Making History (abbreviated version)Well, two geeks have pronounced my situation with the memory chip unresolvable until I get home, or unless I want to spend some bucks to buy a new camera cable- if one can be found. We'll see what we can do later today to add photos in a separate blog. And if nothing else, I'll get the pics up on my own blog next week. I'll let you know so you can go check them out.
On Wednesday, the Beau Monde chapter and the Hearts Through History chapters of RWA had a combined conference. Workshops were fantastic for anyone interested in writing history. Other duties and a bad back robbed me of two sessions, but in the afternoon I managed to make it to the Arms and Armour and Roman Hand-to- Hand Combat. I know, sounds strange for a Regency author, but I do write in other periods too, and I'm going to Rome in the fall. And I've been to many Regency workshops over the years so I thought I should take my opportunity to see things I've never seen before. I did.
A few surprises in the Arms and Armour workshop. Although I saw no Claymores, I handled a 16th century broadsword and a 17th century bastard sword. No, not one for slaying bastards-- its hilt is set up to be used with either hand, despite the fact that it has a "basket" around the grip. Blades were dulled of course because people can be idiots and drop them on their toes. But the surprise is that even though I am not a strong person, I could have handled it without severe effort.
Not so the chain mail. I knew it was really heavy stuff, and I have to figure out a way to keep my hero out if his chain mail before I plunge him into a river. But until I handled it, I just didn't comprehend. Now I wonder how a man could even walk with it. Plate armour, on the other hand, surprised me with its lightness, in comparison, and I was surprised be the ingenious linking of the plates and the way they articulated to allow movement. I've always imagined knights walking almost like zombies, but the flexibility in the armour showed they likely could move shoulders into most positions, and even bend at the waist, because the armour flexed there, too.
The real surprise, though, was the beautiful wheel lock pistol, because I've never seen anything more than pictures of them. I think because the wheel lock was not as successful as other kinds of firing mechanisms so there aren't nearly as many examples, but it was a real thrill to handle it, even though I'm not likely to ever put one in the kinds of books I write.
I really loved the Roman demonstration, which had extremely accurate 1st century reproduction costumes. Essentially our demonstrators showed us why the smaller Romans were able to succeed in combat over their larger foes, the various barbarian groups. The Romans were a very practical people, and they had an amazing ability for organization. One of their greatest successes was in the way they organized their army into an efficient machine, every step of the way taking what others knew and improving on it. I won't go into further detail. There's far too much of it. But I'll post pictures when I can.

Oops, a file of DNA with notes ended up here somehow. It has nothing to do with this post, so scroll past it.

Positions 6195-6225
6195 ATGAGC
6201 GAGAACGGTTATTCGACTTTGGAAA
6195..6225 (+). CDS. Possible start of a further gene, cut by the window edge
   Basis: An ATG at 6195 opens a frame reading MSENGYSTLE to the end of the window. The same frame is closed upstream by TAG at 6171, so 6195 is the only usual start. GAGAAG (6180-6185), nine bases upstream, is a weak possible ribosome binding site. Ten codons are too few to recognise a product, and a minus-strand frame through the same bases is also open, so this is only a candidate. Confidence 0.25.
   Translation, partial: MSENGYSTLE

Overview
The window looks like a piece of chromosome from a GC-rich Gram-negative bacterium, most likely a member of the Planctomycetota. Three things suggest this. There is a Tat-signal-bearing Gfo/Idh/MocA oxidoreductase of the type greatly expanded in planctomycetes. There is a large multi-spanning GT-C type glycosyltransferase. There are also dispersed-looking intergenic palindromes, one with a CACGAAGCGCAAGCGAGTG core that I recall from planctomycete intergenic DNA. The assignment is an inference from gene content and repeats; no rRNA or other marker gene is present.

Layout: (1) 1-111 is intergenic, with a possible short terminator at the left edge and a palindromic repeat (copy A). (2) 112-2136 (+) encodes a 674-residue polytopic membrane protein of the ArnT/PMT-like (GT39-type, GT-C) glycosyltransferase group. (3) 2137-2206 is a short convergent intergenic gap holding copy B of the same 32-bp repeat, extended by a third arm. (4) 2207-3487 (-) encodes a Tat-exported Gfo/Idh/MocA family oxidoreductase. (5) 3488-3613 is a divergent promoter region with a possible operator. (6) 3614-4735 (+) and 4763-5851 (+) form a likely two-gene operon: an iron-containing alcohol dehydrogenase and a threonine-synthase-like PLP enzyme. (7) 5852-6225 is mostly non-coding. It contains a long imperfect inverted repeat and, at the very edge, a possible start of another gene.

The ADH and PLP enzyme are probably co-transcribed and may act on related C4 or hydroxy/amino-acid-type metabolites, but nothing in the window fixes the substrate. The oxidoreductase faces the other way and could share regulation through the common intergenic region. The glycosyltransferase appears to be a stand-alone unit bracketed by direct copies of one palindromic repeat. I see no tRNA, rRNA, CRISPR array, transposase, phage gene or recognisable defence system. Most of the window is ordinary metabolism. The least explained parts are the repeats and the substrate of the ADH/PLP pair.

The soiree in the evening is always the crowning event, and here's where I really feel bad about not having pictures. Several of the re-enactors for the workshops used our room for dressing, and they came to the soiree in their costumes, too, so I have some photos of costumes going on. In the evening, we always have country dancing with callers. Several people who had not attended before remarked how much it is like square dancing. Yes, it's really the same thing, just with a touch of elegance. Most of us perform the dances the way they were done in Pride and Prejudice, but there is a lt of evidence that country dancing was considered something for the young in body for very good reason. It was as energetic as modern square dancing.
For me, a major part of the fun was giving away the Royal Ascot awards, especially after having spent so many months coordinating the contest. All three of our first place winners were present, as well as two of the third place winners.
And one more thing made the evening special. Being with friends, many of those I correspond with online, but actually only see once a year. That's really the biggest thrill of conference for me. I spent some time with one of my editors, Jennifer Miller, and the Samhain editor who judged one of our categories, Lindsey McGurk. They're both really fascinating as people as well as editors.
And on Thursday morning, ten of us Wet Noodle Posse members gathered for breakfast. I think that is one of the most important reasons for going to conference, and I was so glad to see some of them who I haven't seen in four years.
Wish I could have stayed longer, but it just wasn't a good idea this year. But at least I could be there for a few days, and I'll have a little bit of spending money when I hit Rome in September.